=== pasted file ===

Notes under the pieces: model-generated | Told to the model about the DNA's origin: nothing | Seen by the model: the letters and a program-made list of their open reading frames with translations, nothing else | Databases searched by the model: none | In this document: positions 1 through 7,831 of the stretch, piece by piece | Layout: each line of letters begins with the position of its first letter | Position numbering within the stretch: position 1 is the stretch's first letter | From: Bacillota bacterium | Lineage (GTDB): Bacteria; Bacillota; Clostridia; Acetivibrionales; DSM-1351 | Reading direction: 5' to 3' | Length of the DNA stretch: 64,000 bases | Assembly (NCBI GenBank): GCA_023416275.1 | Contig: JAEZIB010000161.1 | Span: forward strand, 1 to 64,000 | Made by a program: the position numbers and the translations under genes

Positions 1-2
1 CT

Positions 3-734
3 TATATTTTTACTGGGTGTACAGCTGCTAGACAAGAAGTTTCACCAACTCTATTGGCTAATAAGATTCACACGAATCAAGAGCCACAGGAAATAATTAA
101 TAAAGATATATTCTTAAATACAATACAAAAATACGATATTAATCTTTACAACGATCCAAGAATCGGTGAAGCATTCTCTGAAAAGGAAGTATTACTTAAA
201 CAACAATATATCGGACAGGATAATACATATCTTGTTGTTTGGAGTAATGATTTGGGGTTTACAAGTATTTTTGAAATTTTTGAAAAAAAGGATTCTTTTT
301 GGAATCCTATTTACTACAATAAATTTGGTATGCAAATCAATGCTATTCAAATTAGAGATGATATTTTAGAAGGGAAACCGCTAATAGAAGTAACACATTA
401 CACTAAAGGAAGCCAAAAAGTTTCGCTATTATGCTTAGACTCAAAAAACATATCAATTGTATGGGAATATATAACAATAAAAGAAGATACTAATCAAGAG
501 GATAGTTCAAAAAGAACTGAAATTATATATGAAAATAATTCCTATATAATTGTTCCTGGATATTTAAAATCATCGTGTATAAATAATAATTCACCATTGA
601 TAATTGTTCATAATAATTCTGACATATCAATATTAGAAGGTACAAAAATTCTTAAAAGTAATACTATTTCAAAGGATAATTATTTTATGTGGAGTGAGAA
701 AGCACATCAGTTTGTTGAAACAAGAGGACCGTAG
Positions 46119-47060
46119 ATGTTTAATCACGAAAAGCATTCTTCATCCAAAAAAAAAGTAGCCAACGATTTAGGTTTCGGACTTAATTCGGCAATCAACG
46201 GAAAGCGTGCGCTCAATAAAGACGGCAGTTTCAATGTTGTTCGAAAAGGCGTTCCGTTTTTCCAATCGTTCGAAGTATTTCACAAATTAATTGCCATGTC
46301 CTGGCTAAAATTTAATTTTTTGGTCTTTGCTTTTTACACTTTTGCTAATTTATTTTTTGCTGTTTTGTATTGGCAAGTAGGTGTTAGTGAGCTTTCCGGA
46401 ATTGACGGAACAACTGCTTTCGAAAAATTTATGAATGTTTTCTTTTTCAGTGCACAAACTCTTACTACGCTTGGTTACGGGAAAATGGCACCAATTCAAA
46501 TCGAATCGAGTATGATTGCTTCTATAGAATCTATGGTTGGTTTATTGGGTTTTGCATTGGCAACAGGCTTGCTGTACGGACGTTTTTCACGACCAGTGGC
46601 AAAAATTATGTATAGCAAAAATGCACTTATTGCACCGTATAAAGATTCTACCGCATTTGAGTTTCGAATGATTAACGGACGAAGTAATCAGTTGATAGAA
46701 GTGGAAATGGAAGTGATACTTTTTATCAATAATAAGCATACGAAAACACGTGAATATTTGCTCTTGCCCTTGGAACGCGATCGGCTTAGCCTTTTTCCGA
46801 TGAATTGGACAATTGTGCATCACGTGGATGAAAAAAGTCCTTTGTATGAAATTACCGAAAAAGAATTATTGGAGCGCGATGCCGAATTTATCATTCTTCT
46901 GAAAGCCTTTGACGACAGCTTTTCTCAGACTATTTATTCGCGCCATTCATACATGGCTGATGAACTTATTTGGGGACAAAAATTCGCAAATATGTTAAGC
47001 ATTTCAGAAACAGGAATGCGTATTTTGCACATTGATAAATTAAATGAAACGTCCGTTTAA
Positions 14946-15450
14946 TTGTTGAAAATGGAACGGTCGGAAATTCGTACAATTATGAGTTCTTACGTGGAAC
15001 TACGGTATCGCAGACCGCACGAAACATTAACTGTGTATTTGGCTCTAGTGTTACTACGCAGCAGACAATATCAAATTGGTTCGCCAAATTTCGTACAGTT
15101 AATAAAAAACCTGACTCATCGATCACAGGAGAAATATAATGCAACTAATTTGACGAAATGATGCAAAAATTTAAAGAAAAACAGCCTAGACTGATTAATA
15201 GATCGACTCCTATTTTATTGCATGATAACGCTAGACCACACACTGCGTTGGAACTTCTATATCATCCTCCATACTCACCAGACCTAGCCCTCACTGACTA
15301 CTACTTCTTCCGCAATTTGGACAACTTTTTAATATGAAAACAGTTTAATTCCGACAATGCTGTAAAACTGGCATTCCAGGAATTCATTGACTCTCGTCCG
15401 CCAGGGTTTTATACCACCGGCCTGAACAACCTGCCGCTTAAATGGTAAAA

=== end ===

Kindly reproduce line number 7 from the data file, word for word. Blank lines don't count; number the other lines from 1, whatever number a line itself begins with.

201 CAACAATATATCGGACAGGATAATACATATCTTGTTGTTTGGAGTAATGATTTGGGGTTTACAAGTATTTTTGAAATTTTTGAAAAAAAGGATTCTTTTT